Abdominal aortas of the mice were visualized with high-frequency ultrasound (Vevo 660; VisualSonics, Toronto, ON, Canada) on day 0, 27, 56, and 84, as described previously.
      • Barisione C.
      • Charnigo R.
      • Howatt D.A.
      • Moorleghen J.J.
      • Rateri D.L.
      • Daugherty A.
      Rapid dilation of the abdominal aorta during infusion of angiotensin II detected by noninvasive high-frequency ultrasonography.
      Luminal diameters and areas were measured on images with the maximal dilation.

      Serum Characteristics

      Serum total cholesterol concentrations were measured with enzymatic assay kits (Cholesterol E; Wako Chemical Co, Richmond, VA). Lipoprotein distributions were separated by fast protein liquid chromatography, and cholesterol was measured enzymatically as described previously.
      • Daugherty A.
      • Pure E.
      • Delfel-Butteiger D.
      • Chen S.
      • Leferovich J.
      • Roselaar S.E.
      • Rader D.J.
      The effects of total lymphocyte deficiency on the extent of atherosclerosis in apolipoprotein E−/− mice.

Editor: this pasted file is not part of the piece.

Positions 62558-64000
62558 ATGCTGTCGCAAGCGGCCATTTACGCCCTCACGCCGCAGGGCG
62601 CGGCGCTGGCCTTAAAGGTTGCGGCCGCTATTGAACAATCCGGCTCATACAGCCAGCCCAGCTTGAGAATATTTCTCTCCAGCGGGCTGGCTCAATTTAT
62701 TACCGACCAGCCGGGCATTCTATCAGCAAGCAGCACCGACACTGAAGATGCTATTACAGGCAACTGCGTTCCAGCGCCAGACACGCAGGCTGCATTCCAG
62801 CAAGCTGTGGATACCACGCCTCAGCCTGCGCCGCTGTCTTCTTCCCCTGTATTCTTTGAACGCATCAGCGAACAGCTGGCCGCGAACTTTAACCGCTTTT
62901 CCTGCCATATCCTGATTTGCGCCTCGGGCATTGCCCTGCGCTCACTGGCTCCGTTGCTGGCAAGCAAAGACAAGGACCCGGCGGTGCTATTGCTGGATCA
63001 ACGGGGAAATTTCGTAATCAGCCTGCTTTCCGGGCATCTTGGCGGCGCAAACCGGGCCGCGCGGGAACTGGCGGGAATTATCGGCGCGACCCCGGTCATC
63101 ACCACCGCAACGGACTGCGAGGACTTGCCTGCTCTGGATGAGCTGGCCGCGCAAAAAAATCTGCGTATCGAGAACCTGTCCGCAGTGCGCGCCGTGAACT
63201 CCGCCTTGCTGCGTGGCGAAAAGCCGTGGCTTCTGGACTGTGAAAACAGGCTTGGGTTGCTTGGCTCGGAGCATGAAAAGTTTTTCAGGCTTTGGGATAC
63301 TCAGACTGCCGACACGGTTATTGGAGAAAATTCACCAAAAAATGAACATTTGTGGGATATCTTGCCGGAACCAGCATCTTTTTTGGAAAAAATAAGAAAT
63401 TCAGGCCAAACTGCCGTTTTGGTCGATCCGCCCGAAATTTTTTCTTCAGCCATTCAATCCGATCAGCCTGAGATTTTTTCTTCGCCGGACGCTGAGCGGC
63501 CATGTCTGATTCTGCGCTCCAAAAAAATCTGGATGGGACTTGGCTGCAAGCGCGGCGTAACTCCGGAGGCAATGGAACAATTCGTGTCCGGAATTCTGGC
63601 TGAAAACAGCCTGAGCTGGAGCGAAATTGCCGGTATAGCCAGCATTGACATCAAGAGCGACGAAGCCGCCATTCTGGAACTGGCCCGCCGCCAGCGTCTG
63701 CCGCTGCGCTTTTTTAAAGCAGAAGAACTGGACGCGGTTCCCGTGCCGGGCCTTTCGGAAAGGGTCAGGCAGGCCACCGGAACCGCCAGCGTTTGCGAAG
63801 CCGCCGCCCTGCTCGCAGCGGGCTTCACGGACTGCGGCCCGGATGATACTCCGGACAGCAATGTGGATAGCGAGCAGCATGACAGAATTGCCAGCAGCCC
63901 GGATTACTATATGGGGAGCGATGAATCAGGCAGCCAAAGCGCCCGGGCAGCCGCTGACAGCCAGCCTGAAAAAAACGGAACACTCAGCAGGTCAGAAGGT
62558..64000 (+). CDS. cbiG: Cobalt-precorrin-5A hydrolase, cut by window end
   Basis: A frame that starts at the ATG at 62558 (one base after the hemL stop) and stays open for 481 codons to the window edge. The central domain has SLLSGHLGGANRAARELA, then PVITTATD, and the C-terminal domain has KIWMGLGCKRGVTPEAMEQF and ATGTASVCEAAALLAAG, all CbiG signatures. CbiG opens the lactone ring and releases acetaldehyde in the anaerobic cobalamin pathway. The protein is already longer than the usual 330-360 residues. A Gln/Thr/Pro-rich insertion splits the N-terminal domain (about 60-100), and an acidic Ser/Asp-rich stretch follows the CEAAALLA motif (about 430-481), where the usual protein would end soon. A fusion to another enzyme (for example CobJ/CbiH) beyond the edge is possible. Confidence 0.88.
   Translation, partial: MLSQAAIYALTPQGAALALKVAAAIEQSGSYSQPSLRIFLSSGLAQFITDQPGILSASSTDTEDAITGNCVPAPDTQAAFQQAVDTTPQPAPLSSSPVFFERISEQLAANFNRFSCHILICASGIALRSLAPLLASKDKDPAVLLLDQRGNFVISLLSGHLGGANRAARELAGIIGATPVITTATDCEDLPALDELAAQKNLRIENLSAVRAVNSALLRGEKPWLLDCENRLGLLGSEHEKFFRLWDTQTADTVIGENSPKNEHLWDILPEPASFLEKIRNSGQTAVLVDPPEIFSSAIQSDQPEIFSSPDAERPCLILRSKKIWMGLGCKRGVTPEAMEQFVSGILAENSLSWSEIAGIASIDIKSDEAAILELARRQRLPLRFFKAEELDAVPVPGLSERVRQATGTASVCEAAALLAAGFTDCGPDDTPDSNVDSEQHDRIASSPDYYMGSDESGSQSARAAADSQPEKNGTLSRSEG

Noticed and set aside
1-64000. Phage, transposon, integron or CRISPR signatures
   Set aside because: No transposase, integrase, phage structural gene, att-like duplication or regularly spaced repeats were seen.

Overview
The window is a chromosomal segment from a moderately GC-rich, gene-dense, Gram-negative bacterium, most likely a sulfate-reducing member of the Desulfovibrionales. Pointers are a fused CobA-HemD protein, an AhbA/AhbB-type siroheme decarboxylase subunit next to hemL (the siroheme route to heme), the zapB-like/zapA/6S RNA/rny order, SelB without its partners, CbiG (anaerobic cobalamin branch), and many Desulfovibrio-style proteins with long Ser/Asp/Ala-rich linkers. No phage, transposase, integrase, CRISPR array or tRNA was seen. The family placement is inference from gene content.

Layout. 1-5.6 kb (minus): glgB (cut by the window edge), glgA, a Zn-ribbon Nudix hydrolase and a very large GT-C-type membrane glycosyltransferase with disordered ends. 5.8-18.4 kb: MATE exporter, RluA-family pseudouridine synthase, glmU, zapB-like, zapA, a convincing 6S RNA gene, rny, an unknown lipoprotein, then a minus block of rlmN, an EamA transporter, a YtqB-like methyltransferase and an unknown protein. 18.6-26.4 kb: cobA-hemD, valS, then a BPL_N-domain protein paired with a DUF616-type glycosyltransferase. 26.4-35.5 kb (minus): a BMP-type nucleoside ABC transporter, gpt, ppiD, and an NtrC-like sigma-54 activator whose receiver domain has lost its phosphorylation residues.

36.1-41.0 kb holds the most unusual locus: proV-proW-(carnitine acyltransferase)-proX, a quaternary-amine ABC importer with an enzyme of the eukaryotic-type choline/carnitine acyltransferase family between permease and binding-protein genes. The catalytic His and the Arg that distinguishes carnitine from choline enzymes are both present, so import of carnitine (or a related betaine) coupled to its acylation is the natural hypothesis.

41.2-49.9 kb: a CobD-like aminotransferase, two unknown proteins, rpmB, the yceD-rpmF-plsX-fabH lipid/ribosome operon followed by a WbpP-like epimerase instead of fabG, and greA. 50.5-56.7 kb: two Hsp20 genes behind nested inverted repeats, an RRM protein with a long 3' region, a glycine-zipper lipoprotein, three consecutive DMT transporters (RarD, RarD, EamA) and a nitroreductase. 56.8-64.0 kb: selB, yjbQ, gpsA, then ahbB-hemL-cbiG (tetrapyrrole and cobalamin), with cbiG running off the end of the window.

Vascular Characterization

      At termination, blood was collected via cardiac puncture. Mice were perfused with saline and then with paraformaldehyde at a pressure of approximately 100 mm Hg. After fixation, aortas were filled with low melting point agarose containing green dye.
      • Deng G.G.
      • Martin-McNulty B.
      • Sukovich D.A.
      • Freay A.
      • Halks-Miller M.
      • Thinnes T.
      • Loskutoff D.J.
      • Carmeliet P.
      • Dole W.P.
      • Wang Y.X.
      Urokinase-type plasminogen activator plays a critical role in angiotensin II-induced abdominal aortic aneurysm.
      Aortas were dissected free, fixed overnight, and extraneous tissue was removed. Maximal diameters of suprarenal aortas were measured using ImagePro (MediaCybernetics, Bethesda, MD). Three suprarenal aortas from each group, chosen as those nearest the mean external diameter of the group, were embedded in optimal cutting temperature compound and serially sectioned using a cryostat. Whole aneurysms were sectioned throughout in serial sets consisting of 10 slides with nine serial tissue sections per slide. This resulted in approximately 400 to 1000 sections depending on aneurysmal length (see Supplemental Figure S2 at http://ajp.amjpathol.org).
      Immunostaining was performed to identify macrophages [rat anti-mouse CD68, Cat# MCA1957; AbD Serotec, Raleigh, NC, and rat anti-mouse CD206, Cat# MCA2235; AbD Serotec; rabbit polyclonal inducible nitric oxide synthase (iNOS), Cat# ab3523; Abcam, Cambridge, MA; and rat anti-mouse monocyte/macrophage (MOMA2), Cat# ab33451; Abcam] as described previously.
      • Brooke B.S.
      • Habashi J.P.
      • Judge D.P.
      • Patel N.
      • Loeys B.